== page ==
Skillfully Explaining Matters In Adoption And Termination Of Parental Rights
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Indeed, under recent amendments to Pennsylvania’s Adoption Act, an agency or anyone representing the parties in an adoption must provide notice to a prospective adoptive parent, a birth parent and a child who can be reasonably expected to understand that a prospective adoptive parent and a birth relative of a child have the option to enter into a voluntary agreement for continuing contact or communication. A “birth relative” is defined as “[a] parent, grandparent, stepparent, sibling, uncle or aunt of the child’s birth family, whether the relationship is by blood, marriage or adoption.” Those individuals involved in an adoption must understand that the notice requirement must be complied with.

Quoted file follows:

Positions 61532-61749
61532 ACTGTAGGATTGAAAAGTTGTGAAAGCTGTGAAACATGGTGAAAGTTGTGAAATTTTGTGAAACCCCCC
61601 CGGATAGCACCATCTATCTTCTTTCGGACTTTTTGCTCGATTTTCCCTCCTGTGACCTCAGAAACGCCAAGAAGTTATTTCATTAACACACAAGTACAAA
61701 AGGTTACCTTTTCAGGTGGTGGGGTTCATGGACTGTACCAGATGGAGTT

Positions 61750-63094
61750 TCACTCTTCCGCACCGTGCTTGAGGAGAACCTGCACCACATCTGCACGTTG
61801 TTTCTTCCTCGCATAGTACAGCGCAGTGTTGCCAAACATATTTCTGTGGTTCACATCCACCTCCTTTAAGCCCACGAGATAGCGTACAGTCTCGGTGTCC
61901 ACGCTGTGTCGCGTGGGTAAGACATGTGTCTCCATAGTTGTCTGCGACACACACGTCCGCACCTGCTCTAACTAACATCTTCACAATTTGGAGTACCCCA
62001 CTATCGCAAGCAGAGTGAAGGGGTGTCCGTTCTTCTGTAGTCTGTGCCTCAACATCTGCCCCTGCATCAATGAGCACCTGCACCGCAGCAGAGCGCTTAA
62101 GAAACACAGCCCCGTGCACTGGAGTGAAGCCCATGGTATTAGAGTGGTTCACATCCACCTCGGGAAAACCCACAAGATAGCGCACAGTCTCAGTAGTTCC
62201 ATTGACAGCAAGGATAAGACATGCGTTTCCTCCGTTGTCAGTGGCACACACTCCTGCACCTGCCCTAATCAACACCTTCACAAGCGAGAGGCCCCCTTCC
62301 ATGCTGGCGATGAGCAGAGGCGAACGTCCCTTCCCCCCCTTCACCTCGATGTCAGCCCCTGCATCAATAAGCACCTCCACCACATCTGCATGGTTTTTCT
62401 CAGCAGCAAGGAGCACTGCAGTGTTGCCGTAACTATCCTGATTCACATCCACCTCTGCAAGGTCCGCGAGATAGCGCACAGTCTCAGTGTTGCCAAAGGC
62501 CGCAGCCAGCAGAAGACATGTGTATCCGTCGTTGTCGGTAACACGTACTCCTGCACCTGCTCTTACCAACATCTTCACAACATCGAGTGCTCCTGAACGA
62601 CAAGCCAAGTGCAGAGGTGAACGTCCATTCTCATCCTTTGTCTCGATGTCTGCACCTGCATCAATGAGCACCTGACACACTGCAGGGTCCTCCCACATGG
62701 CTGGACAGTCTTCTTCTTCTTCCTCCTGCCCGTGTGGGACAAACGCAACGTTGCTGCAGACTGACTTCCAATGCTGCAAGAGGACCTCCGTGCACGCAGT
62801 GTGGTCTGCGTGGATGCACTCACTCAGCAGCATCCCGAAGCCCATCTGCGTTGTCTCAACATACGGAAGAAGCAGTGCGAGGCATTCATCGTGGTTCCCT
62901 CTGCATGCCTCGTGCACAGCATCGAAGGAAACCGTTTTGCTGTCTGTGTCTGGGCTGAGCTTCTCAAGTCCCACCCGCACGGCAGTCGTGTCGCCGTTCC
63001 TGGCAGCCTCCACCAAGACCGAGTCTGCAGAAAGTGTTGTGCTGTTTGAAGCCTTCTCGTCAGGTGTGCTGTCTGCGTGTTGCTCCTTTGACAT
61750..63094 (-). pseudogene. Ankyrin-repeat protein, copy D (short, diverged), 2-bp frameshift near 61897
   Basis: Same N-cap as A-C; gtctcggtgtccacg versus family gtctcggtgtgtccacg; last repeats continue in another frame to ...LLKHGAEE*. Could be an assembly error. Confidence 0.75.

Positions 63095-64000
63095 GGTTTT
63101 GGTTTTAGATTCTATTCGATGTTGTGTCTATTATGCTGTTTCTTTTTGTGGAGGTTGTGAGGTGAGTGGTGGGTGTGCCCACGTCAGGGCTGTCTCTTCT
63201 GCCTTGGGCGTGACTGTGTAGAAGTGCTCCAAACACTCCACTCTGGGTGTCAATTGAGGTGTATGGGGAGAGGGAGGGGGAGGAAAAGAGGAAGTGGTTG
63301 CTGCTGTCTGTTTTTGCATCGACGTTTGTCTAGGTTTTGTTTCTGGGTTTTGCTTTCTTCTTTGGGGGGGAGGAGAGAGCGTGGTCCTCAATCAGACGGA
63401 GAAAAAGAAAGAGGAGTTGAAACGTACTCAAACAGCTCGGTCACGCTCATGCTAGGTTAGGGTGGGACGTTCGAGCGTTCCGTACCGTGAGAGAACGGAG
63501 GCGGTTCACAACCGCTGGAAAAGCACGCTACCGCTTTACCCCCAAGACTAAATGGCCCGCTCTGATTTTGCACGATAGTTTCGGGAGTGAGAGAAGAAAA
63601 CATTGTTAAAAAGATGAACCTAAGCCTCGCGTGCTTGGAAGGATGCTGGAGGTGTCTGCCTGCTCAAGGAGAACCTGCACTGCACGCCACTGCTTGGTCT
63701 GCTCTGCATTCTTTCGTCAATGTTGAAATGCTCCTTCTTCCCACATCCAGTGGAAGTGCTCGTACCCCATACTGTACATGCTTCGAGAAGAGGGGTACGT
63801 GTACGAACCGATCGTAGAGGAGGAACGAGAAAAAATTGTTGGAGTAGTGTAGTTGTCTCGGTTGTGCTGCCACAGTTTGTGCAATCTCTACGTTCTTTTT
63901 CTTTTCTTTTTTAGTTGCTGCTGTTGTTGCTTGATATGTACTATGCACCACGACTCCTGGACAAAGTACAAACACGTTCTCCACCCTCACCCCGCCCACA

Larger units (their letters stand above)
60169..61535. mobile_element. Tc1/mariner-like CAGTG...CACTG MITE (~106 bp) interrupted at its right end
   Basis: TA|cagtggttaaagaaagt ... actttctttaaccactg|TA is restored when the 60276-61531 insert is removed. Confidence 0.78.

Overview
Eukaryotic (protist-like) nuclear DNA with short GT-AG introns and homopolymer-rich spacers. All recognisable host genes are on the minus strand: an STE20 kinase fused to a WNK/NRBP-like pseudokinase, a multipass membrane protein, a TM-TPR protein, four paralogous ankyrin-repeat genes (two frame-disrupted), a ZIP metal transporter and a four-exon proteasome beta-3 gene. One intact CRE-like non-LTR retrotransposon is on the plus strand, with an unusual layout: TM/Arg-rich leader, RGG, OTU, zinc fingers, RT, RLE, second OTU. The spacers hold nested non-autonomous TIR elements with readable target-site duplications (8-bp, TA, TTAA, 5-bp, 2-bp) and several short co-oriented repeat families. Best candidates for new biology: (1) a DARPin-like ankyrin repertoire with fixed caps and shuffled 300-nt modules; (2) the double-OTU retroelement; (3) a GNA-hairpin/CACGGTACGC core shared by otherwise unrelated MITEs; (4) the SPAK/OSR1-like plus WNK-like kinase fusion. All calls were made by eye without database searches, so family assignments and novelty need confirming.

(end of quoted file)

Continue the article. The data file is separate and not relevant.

The termination of someone’s parental rights can occur through a voluntary or involuntary process. Pennsylvania law provides for nine separate grounds on which a parent’s rights can be involuntarily terminated. Such grounds include:
•· The parent by conduct continuing for a period of at least six months has evidenced a settled purpose of relinquishing parental claim to a child or has refused or failed to perform parental duties
•· Repeated abuse or neglect by the parent
•· The parent is the father of a child conceived as a result of a rape or incest
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Regardless of whether the termination process is voluntary or involuntary, it is critical that you know what your rights are so that you can protect yourself and your child. Ignorance of the law can result in you forever losing your parental rights. If you have questions in this area of the law, contact an experienced family law attorney at Littner, Deschler & Littner in Bethlehem, Pennsylvania, or call us at 610-295-5328.